Sunday, July 27, 2008

At least one other person "gets it"

I've been told that Japan is "wasted on me" by people who have only ever admired it from afar or as tourists. This comment is elicited because of the following facts about my life in Japan:
  • I'm not mad about Japanese food. I enjoy some of it, dislike some of it, and am relatively indifferent to most of it. I'm the same way about the types of food in the U.S., so it's nothing personally directed toward Japan. For example, I also dislike steak and hamburgers.
  • I'm not the least bit interested in anime, manga, cosplaying, or any of the other otaku-related pursuits.
  • I don't have a burning passion to visit every temple and gate in every major tourist area.
  • I don't care about onsen.
  • I have insufficient interest in traditional arts (flower arranging, tea ceremony, etc.) to get involved in them.
  • I am female and not a lesbian and therefore don't drool and act like a sex-starved post-pubescent dog at the sight of young Japanese women.
Given all this, people think I'm getting nothing uniquely Japanese out of Japan. The problem is that I can't possibly make them understand what I'm getting because they are too obsessed with what they're getting (or would be getting) from Japan to see anything else. Well, I also don't care enough to try and make them understand, but I do care enough to write about someone who does understand (aside from my husband and myself).

People believe that all of the value in living in a foreign culture is to be extracted from the most superficial and obvious aspects. I believe there is also value in understanding how the culture develops and where and why people have divergent thinking. Today, I had a student tell me something in her lesson to the effect of 'sometimes I think about the psychology of why Western and Japanese people think so differently.' She told me she found it fascinating and enjoyed pondering it. Yes, she gets it.

Most people look at cultural differences as a means to an end. That is, they want to either understand so that they can do business effectively or fit into the culture when they live in it. I have nothing so pragmatic at the core of my curiosity. I want to know why this lump of human clay took this shape and that lump formed in another place took another shape. I think by knowing what formed the basic personality structure of a person, I can inhabit their (mental) reality a little better. It builds empathy, compassion, and understanding for the emotional language people speak.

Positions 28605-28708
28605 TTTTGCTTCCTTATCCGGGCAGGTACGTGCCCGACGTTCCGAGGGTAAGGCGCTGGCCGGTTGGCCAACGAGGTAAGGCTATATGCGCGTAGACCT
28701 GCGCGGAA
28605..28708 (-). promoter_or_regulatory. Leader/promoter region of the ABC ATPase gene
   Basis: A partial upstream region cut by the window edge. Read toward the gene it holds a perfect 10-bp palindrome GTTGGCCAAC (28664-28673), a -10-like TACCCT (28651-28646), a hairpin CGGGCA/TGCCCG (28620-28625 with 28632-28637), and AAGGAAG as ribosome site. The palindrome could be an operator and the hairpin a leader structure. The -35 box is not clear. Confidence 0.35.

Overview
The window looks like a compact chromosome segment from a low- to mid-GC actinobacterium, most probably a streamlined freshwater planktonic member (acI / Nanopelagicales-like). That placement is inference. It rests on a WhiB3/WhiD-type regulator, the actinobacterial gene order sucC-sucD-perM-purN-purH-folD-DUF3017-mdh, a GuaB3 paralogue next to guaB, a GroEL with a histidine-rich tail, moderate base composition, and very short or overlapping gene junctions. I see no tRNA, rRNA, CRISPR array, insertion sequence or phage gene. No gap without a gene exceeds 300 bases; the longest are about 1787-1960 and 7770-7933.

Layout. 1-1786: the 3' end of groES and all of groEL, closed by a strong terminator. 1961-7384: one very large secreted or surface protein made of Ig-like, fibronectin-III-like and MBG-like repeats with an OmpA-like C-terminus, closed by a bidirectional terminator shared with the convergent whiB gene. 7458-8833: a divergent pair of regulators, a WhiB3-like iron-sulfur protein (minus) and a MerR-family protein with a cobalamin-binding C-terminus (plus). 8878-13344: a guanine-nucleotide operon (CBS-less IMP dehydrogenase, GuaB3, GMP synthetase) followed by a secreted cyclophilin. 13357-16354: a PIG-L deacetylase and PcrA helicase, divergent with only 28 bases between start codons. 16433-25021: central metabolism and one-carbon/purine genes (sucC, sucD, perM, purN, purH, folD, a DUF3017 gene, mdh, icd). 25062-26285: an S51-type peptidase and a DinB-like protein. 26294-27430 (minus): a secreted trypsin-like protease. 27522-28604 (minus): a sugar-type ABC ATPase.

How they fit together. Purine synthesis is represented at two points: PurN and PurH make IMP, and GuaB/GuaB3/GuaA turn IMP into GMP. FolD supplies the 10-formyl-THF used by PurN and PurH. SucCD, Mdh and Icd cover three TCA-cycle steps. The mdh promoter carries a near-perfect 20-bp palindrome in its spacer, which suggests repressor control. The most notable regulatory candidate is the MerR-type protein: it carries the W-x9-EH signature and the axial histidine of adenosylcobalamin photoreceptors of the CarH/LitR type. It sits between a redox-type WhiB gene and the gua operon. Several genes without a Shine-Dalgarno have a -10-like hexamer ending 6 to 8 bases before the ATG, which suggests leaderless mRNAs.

As an example, I can say that I have no interest in the fact that people bow instead of shake hands or in how low they bow. I am interested in why they're bowing and why they bow differently to different people and why they conform to this cultural expectation. And when I say "why", I don't mean that I want a pat reason like they are not comfortable with physical contact. I want to know what about their culture has made them uncomfortable enough with physical contact to choose bowing and why they don't like to hug each other when making contact with other people in acts of affection is one of the greatest visceral joys of human existence. What pushed this out of them?

Of course, there's no easy answer because not everyone is the same, even in a relatively homogeneous culture. The answers are complex and scattered all over the place in the language, the history, and the behavioral norms. It's a huge puzzle that you could work on for a lifetime and never find all the pieces but I think it's worthwhile and far more interesting than visiting maid cafes or having my picture taken in front of umpteen temples. That's just me though. And now another person "gets it", and that makes me happy.


Anonymous said...

I'm really fascinated by how you came to Japan without any otaku geekness whatsoever! It really helps, I bet, to see a clearer picture of Japan for what it is, instead of through rose colored, gundam filled, ramune obsessed spectacles! :) Your blog provides a really different perspective that way!

Melanie Gray Augustin said...

I agree with you there! While I am a Japanese design-ophile, after having lived here for a number of years, I no longer feel the need to do only/everything that is uniquely Japanese. It's life, which just happens to be one lived in Japan. Yes, I love my surroundings, but why would someone want to live as a tourist the whole time?

Emsk said...

I loved a lot of the things you see in Japan and onsens rock. But as for anything specifically Japanese that I pursued... not as such. For a start, I'm a vegetarian so food was difficult sometimes. Art-wise I loved the huge array of Japanese craft I encountered, yet did not come home with a suitcase of nick-nacks.

Perhaps the best "cultural thing" I did was unJapanese, but I did d it with a bunch of Japanese friends - a salsa night. Plus seeing the similarities and differences between British and Japanese culture.

It was always the people who made it for me. Once you've seen one temple you've seen them all, and I understand any Japanese person who feels the same about Britain. But it's the good times - and not so - with people that I'll take home.

I hope to be back soon as well!